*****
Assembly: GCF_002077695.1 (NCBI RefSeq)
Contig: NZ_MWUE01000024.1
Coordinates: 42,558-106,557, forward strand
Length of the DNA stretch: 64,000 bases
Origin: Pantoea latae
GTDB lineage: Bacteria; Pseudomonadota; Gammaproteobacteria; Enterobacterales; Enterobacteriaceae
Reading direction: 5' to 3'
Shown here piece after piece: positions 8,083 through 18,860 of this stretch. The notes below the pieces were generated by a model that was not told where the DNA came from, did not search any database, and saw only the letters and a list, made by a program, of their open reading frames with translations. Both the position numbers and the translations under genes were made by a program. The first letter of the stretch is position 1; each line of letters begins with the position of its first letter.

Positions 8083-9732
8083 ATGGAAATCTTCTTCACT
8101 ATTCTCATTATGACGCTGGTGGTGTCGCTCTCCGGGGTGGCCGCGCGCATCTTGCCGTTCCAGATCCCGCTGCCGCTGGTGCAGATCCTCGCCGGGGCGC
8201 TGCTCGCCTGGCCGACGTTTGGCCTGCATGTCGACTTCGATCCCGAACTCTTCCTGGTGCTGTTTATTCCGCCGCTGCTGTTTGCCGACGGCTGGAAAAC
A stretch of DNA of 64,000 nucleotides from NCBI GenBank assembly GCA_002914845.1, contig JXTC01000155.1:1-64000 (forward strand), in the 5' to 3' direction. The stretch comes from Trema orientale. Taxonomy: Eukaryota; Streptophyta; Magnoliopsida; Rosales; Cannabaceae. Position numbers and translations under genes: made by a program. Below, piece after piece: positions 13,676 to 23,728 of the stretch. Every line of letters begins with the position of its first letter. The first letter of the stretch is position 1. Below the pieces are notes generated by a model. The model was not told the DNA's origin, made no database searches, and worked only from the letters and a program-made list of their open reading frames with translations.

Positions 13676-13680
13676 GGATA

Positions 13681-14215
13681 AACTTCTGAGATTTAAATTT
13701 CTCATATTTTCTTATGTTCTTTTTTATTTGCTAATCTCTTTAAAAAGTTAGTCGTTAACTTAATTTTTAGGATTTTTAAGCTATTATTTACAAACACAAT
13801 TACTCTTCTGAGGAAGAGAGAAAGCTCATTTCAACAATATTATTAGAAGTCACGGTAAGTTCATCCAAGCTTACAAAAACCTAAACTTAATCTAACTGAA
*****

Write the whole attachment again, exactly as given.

Assembly: GCF_002077695.1 (NCBI RefSeq)
Contig: NZ_MWUE01000024.1
Coordinates: 42,558-106,557, forward strand
Length of the DNA stretch: 64,000 bases
Origin: Pantoea latae
GTDB lineage: Bacteria; Pseudomonadota; Gammaproteobacteria; Enterobacterales; Enterobacteriaceae
Reading direction: 5' to 3'
Shown here piece after piece: positions 8,083 through 18,860 of this stretch. The notes below the pieces were generated by a model that was not told where the DNA came from, did not search any database, and saw only the letters and a list, made by a program, of their open reading frames with translations. Both the position numbers and the translations under genes were made by a program. The first letter of the stretch is position 1; each line of letters begins with the position of its first letter.

Positions 8083-9732
8083 ATGGAAATCTTCTTCACT
8101 ATTCTCATTATGACGCTGGTGGTGTCGCTCTCCGGGGTGGCCGCGCGCATCTTGCCGTTCCAGATCCCGCTGCCGCTGGTGCAGATCCTCGCCGGGGCGC
8201 TGCTCGCCTGGCCGACGTTTGGCCTGCATGTCGACTTCGATCCCGAACTCTTCCTGGTGCTGTTTATTCCGCCGCTGCTGTTTGCCGACGGCTGGAAAAC
A stretch of DNA of 64,000 nucleotides from NCBI GenBank assembly GCA_002914845.1, contig JXTC01000155.1:1-64000 (forward strand), in the 5' to 3' direction. The stretch comes from Trema orientale. Taxonomy: Eukaryota; Streptophyta; Magnoliopsida; Rosales; Cannabaceae. Position numbers and translations under genes: made by a program. Below, piece after piece: positions 13,676 to 23,728 of the stretch. Every line of letters begins with the position of its first letter. The first letter of the stretch is position 1. Below the pieces are notes generated by a model. The model was not told the DNA's origin, made no database searches, and worked only from the letters and a program-made list of their open reading frames with translations.

Positions 13676-13680
13676 GGATA

Positions 13681-14215
13681 AACTTCTGAGATTTAAATTT
13701 CTCATATTTTCTTATGTTCTTTTTTATTTGCTAATCTCTTTAAAAAGTTAGTCGTTAACTTAATTTTTAGGATTTTTAAGCTATTATTTACAAACACAAT
13801 TACTCTTCTGAGGAAGAGAGAAAGCTCATTTCAACAATATTATTAGAAGTCACGGTAAGTTCATCCAAGCTTACAAAAACCTAAACTTAATCTAACTGAA